Obvious truths for engineers.

One of the things I did during my vacation in Greece, was to attend my graduation ceremony and formally get my diploma from the NTUA. As a graduation gift, my father, an engineer himself (trained electrical-turned software), gave me Fred Brooks’ The Mythical Man-Month, an altogether fitting gift for any young engineer.

On the first page of the book, my father scribbled two pieces of common wisdom, which I want to share here. Here’s an English-language version of what he wrote:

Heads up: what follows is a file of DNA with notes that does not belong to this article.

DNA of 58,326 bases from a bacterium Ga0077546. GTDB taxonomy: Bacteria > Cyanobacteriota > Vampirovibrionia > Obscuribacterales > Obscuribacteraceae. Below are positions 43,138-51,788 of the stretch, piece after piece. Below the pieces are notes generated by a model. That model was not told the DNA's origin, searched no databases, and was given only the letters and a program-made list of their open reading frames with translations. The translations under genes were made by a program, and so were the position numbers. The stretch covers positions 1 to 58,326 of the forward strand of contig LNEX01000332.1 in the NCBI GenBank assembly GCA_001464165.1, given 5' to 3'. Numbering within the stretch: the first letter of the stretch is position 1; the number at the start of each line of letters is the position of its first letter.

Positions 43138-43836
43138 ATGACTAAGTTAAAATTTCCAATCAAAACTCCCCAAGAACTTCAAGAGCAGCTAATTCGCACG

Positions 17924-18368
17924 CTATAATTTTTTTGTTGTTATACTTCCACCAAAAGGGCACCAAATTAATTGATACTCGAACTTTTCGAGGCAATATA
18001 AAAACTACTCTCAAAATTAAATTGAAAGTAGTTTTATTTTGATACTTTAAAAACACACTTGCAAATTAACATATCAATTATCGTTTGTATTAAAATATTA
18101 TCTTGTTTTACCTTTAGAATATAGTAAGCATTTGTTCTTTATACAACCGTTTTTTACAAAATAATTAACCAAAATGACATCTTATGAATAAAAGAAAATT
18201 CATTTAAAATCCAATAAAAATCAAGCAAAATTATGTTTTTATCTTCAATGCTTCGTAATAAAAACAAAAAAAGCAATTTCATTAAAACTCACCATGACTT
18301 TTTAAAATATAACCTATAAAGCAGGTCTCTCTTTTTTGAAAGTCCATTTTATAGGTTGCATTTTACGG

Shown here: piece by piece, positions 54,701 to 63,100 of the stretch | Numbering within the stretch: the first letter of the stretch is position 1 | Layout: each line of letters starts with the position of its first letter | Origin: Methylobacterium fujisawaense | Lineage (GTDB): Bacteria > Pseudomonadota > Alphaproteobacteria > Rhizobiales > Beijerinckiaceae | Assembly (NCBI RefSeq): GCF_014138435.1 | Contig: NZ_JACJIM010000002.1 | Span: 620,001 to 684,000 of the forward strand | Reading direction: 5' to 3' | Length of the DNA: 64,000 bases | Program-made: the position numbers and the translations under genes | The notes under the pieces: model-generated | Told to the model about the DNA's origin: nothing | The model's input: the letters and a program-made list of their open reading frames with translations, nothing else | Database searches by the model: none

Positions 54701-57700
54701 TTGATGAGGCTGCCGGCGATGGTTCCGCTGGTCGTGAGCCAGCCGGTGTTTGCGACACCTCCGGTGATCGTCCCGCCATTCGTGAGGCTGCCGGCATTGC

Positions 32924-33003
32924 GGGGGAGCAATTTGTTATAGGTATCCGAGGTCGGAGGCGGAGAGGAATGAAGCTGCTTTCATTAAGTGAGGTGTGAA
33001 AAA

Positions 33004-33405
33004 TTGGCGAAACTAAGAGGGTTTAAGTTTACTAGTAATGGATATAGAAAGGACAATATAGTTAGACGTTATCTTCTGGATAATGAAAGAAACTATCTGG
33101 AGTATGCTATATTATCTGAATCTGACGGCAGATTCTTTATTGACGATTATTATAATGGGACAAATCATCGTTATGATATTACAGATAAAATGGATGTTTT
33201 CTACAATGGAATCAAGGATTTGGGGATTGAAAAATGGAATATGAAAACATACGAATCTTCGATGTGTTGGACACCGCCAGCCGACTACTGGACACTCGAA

Michalis,

Now that you became an engineer, remember:

  1. A task can be done
    1. well
    2. fast
    3. cheaply

    And of these three, you can only pick two at a time.

  2. For everyday usage, the transcendental number pi is just 3.14.

May your years be beautiful and creative.

Obvious truths but, as is also the case of most of the things Brooks mentions in the Mythical Man-Month, people tend to overlook them. (No, people don’t forget that pi is 3.14, that reference is obviously an allusion to the KISS principle.)

Thanks dad.

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